Breaking Down the Dallas Cowboys’ Safety Position: J.J. Wilcox
The Dallas Cowboys secondary finished at the very bottom of the NFL in 2013. The Cowboys gave up 27 points per game and 415 yards per game in that very forgettable season. The pass-rush was abysmal, as was the coverage. Cornerbacks played without confidence often playing with poor technique and step behind. Safeties looked lost, overmatched, and out of position to make routine plays.
The Cowboys are deep into a defensive line rebuild already but absolutely nothing has been done to address the secondary. With high priced CBs Brandon Carr & Orlando Scandrick on the roster already, the secondary already accounts for its share of money. Throw in former first round pick, Morris Claiborne, and you can see the Cowboys have invested a hefty amount.
The next few days we will look at the safeties. With limited money and draft picks invested in the 2 safety positions, it’s easy to see why upgrading here may be in the Cowboys best interests. We started by looking at SS Barry Church.
Today we look at JJ Wilcox…
Clearly the most intriguing safety on the Cowboys’ roster is J.J. Wilcox. Wilcox is extremely raw and extremely talented. He’s a pure athlete, physically able to succeed in virtually any role if given the time and opportunity. For majority of his time at Georgia Southern, Wilcox was an offensive weapon. He was a halfback and slot receiver totaling 964 rushing yards, 898 receiving yards, and 17 TDs.
His senior year he boldly transitioned to the opposite side of the ball playing Strong Safety for the first time. Although obviously raw, his ability stood out on film and after only one year at safety he was considered a 2nd/3rd round draft pick with vast potential.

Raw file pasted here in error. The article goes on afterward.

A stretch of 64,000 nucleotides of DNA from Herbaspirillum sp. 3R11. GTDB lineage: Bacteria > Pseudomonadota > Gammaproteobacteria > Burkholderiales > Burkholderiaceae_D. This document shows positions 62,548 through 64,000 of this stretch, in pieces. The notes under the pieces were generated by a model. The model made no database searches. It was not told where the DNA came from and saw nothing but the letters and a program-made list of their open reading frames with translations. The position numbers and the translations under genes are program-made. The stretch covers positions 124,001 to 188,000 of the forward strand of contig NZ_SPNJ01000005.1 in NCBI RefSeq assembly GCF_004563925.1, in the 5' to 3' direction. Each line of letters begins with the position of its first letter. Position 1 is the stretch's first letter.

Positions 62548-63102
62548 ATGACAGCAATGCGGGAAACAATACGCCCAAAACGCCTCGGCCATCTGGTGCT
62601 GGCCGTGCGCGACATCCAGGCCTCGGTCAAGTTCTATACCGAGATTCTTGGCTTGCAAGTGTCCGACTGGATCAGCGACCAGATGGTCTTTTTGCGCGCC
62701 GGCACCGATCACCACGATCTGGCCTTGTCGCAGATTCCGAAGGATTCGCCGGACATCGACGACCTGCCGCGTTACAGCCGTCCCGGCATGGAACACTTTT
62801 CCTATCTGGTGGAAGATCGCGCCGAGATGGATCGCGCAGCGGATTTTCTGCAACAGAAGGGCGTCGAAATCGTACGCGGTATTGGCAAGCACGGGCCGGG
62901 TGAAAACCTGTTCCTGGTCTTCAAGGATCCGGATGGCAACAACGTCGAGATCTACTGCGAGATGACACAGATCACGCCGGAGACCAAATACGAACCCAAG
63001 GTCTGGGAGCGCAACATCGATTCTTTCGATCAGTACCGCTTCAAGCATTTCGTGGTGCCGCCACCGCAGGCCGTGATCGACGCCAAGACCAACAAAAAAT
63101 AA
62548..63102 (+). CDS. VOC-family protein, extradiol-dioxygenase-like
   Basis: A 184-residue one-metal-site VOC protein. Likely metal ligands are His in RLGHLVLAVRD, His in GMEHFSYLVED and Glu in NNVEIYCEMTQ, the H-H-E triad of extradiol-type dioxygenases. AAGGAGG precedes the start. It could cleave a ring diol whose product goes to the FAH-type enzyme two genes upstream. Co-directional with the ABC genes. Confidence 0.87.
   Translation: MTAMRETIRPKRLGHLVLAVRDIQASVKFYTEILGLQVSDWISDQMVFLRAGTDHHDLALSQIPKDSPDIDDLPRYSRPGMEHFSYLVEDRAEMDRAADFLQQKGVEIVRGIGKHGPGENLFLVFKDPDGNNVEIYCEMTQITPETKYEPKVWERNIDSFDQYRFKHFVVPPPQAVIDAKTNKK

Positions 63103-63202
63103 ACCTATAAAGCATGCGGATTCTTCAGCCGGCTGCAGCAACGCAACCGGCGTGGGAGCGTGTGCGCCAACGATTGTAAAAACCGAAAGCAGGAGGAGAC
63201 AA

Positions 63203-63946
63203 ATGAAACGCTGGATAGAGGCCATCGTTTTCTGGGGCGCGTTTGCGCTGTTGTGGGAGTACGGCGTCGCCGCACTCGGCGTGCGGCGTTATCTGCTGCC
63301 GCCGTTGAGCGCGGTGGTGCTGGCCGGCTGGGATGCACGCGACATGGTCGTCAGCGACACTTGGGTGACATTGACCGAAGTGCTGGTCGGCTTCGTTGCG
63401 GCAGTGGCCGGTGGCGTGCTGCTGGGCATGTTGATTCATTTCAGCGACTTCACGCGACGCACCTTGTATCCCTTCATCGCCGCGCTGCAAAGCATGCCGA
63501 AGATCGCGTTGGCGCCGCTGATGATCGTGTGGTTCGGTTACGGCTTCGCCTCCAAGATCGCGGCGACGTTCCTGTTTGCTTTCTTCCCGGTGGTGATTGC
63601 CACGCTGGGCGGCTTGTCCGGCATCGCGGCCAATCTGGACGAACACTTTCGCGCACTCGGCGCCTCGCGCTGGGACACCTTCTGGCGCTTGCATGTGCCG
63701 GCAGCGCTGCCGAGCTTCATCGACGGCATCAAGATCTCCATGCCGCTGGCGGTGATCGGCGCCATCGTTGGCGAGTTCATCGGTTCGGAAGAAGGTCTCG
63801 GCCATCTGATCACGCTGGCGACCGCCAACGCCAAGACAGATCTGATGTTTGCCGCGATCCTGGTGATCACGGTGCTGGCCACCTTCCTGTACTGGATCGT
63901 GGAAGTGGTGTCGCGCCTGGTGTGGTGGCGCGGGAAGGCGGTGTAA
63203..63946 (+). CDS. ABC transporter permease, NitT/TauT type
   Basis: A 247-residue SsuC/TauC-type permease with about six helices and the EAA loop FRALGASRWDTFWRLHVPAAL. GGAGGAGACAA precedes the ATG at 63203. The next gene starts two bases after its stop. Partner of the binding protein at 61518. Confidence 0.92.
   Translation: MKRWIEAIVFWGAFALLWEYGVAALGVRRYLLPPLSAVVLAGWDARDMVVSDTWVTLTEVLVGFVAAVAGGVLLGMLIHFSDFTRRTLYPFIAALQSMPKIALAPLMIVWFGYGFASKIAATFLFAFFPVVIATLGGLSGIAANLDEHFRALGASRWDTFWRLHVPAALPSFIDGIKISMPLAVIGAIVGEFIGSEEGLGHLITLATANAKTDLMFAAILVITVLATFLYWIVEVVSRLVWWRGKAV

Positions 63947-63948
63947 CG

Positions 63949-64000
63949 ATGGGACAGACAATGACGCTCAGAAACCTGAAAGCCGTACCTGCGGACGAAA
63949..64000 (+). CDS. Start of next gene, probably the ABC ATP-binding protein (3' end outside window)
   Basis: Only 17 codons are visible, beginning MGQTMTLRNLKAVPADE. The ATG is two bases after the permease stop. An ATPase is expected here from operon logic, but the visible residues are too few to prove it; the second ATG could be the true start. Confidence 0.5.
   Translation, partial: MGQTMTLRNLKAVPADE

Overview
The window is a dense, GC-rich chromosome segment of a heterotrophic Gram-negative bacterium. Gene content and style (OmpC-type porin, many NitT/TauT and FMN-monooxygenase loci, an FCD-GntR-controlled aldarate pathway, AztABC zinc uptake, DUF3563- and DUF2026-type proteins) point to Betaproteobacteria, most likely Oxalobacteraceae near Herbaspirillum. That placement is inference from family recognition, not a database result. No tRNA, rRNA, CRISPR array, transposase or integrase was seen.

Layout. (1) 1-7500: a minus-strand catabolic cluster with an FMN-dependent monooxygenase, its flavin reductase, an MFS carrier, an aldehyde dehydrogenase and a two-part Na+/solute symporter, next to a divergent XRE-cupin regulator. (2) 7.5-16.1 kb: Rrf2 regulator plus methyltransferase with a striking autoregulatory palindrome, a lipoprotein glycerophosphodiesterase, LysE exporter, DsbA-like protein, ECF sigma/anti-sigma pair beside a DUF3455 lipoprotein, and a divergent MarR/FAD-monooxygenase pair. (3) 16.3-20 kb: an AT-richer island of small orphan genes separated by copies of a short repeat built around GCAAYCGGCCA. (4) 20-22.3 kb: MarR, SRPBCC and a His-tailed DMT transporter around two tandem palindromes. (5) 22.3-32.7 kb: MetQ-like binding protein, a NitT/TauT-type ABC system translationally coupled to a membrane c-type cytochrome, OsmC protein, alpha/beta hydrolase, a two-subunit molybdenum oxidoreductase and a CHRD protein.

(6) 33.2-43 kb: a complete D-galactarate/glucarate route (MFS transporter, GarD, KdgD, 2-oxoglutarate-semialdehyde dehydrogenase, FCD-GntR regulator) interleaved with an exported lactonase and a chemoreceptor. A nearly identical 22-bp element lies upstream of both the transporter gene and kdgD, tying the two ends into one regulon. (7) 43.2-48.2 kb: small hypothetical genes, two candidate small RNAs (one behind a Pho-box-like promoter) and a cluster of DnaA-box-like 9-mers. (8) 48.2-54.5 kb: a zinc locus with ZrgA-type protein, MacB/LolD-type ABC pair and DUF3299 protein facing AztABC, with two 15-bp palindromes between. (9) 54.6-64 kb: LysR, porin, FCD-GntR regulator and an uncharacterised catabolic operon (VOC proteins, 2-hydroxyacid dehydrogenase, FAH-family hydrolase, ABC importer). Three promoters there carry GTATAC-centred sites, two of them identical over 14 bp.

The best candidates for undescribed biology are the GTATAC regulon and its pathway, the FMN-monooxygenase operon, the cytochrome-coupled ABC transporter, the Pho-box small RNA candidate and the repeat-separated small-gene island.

The Dallas Cowboys selected him in the 3rd round of last years’ draft (80th overall) and never looked back. The new project player wasn’t expected to start in 2013 but was prematurely thrust into the role because of team injuries, cuts, and general underachievement.
The Cowboys played different coverages with different responsibilities in 2013. Wilcox had a very tough time learning them well enough to be effective as a safety. He flashed great potential but wasn’t reliable consistently enough to nail down the spot. He struggled in the film room and in practice and (together with injury and personal tragedies) lost his job to the much less-talented Jeff Heath.
The Cowboys play a great deal of single high safety with SS Barry Church in the box and the FS playing deep centerfield. Wilcox will need to drastically improve his knowledge and field awareness as the single high safety if he wants to succeed as a FS. Wilcox has all the skill and potential in the world but if he’s not sure what to do, or hesitates just the slightest, he will fail.
Here’s hoping he takes that all important step in his development and becomes the player we all so desperately want.
Do you have questions or comments regarding Dallas area sports? Email Reid at [email protected]. You may be included in the next weekly mailbag. Follow Sport DFW on twitter @TheRealSportDFW Check out more of Reid’s articles here: http://sportdfw.com/author/reidhanson/